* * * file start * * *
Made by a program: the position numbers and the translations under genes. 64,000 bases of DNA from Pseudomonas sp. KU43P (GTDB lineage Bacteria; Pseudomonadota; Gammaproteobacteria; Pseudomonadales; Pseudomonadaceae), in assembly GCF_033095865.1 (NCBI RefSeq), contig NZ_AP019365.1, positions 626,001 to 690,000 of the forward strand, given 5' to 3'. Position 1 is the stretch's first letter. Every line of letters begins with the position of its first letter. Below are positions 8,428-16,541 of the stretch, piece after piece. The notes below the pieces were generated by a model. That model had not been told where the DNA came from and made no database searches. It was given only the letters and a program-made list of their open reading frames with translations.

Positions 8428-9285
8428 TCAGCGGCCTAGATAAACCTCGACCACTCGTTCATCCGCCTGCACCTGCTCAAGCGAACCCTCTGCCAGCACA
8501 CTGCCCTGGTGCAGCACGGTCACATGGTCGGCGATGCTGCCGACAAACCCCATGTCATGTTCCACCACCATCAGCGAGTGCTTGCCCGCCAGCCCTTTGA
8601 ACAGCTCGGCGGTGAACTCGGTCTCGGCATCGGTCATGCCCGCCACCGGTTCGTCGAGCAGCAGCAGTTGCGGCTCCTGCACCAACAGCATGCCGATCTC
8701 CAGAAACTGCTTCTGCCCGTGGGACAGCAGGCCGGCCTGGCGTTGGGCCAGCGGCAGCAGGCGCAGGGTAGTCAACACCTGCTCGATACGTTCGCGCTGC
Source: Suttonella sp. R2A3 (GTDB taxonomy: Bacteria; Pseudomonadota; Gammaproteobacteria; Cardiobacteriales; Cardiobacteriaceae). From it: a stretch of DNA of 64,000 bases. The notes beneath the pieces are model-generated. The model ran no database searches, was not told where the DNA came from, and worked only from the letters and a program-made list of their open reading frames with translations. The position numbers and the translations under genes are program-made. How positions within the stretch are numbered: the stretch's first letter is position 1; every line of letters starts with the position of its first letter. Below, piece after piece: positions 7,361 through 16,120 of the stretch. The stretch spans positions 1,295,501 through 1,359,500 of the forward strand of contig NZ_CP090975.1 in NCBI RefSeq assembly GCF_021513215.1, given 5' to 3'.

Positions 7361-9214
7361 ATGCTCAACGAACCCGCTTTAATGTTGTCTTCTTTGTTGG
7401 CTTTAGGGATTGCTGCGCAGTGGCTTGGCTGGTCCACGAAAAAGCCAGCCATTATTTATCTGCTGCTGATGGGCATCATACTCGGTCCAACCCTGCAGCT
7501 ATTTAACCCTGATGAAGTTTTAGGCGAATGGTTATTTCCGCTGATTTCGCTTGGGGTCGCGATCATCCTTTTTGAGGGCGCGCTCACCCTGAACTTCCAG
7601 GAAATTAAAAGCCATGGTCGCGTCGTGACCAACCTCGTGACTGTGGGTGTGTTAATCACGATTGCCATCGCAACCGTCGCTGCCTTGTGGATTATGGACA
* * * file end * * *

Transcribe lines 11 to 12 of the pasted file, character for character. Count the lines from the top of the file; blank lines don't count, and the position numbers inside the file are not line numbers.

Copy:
7501 ATTTAACCCTGATGAAGTTTTAGGCGAATGGTTATTTCCGCTGATTTCGCTTGGGGTCGCGATCATCCTTTTTGAGGGCGCGCTCACCCTGAACTTCCAG
7601 GAAATTAAAAGCCATGGTCGCGTCGTGACCAACCTCGTGACTGTGGGTGTGTTAATCACGATTGCCATCGCAACCGTCGCTGCCTTGTGGATTATGGACA